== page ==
What does the action sequence of The Matrix: Reloaded have in common with a sixteenth-century sculpture? Baccio Bandinelli’s Hercules and Cacus, exemplifies the first of three desires in man. According to the legend, Hercules went on a journey to complete his tenth labor, a task of retrieving the Cattle of Geryon. Cacus, “a fire-god…demoted to a fire-breathing giant”, stole the cattle from the unsuspecting Hercules and hid with them in a cave. The theft launched the enemies into ...
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...expresses. The three desires of man are painted and sculpted in the magazines, books, television shows, and movies of today. Society suggests the ideals and universal image of man it wants to uphold; the media engraves the information into the stone tablets of its mind. Sure, I can appreciate the sculpture of Hercules and the painting of Christ, but only because I know that I can personally relate to the artworks. I want a battle to fight, an adventure to live, and a beauty to rescue.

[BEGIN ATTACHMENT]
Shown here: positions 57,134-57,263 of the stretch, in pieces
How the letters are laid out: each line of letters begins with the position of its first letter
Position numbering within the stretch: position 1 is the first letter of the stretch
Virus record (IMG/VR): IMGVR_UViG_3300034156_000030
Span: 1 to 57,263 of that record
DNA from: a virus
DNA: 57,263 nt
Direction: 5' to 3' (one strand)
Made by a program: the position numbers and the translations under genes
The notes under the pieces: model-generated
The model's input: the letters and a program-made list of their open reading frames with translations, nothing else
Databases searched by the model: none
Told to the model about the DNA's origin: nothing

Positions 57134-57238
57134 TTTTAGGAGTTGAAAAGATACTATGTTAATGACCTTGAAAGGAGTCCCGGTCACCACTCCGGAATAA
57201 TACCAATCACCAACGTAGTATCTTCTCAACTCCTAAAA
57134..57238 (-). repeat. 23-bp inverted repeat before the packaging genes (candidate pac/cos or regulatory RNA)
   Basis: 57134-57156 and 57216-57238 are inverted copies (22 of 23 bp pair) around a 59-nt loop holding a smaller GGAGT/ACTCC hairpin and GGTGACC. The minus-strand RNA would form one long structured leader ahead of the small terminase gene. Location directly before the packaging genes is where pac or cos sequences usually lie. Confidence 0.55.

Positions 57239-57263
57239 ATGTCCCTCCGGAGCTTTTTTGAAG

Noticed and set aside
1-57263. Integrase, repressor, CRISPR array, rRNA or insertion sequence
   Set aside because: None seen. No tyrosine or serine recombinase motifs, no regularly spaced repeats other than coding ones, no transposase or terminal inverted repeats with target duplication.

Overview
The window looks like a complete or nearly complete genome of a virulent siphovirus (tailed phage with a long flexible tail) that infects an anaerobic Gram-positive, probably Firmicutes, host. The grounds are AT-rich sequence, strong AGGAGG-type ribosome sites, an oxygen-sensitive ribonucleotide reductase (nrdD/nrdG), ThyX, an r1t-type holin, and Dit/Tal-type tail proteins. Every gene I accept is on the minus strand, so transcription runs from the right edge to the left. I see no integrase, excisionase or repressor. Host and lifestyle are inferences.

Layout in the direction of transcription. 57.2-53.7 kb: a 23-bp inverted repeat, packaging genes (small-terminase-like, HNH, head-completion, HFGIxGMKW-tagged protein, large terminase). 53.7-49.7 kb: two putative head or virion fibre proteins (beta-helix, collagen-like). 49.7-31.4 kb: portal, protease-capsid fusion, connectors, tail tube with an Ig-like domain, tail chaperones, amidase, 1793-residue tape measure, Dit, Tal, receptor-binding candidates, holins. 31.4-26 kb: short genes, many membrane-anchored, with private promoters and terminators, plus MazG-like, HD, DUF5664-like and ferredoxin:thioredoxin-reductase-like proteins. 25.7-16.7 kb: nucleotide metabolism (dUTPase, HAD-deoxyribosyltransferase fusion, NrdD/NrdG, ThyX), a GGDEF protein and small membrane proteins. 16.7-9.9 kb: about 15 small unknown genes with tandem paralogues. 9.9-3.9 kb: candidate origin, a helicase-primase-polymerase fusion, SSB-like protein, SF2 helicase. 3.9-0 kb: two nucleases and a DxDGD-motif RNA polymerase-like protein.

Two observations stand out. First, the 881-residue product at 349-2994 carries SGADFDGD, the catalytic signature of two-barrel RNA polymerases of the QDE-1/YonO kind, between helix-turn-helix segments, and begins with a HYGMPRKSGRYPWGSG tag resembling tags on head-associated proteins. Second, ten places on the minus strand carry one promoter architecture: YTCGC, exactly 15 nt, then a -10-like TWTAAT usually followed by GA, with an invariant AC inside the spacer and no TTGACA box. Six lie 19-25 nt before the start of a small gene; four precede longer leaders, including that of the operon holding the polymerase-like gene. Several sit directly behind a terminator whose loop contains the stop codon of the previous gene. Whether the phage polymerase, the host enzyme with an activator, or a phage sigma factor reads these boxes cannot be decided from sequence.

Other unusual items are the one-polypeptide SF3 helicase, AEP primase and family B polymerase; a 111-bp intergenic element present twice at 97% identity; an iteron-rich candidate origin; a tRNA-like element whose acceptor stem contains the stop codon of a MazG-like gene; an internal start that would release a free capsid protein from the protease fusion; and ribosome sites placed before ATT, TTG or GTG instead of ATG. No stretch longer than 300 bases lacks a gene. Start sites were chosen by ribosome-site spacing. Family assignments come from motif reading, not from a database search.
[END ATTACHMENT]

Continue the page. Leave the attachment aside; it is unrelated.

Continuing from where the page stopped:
Eldredge, John. Wild at Heart. Tennessee: Nelson Publishing, 2001
Gladwell, Malcolm. Blink. New York: Little, Brown and Company, 2005
“Hercules and Cacus” Wikipedia September 25, 2006
Gospel of John BibleGateway September 25, 2006
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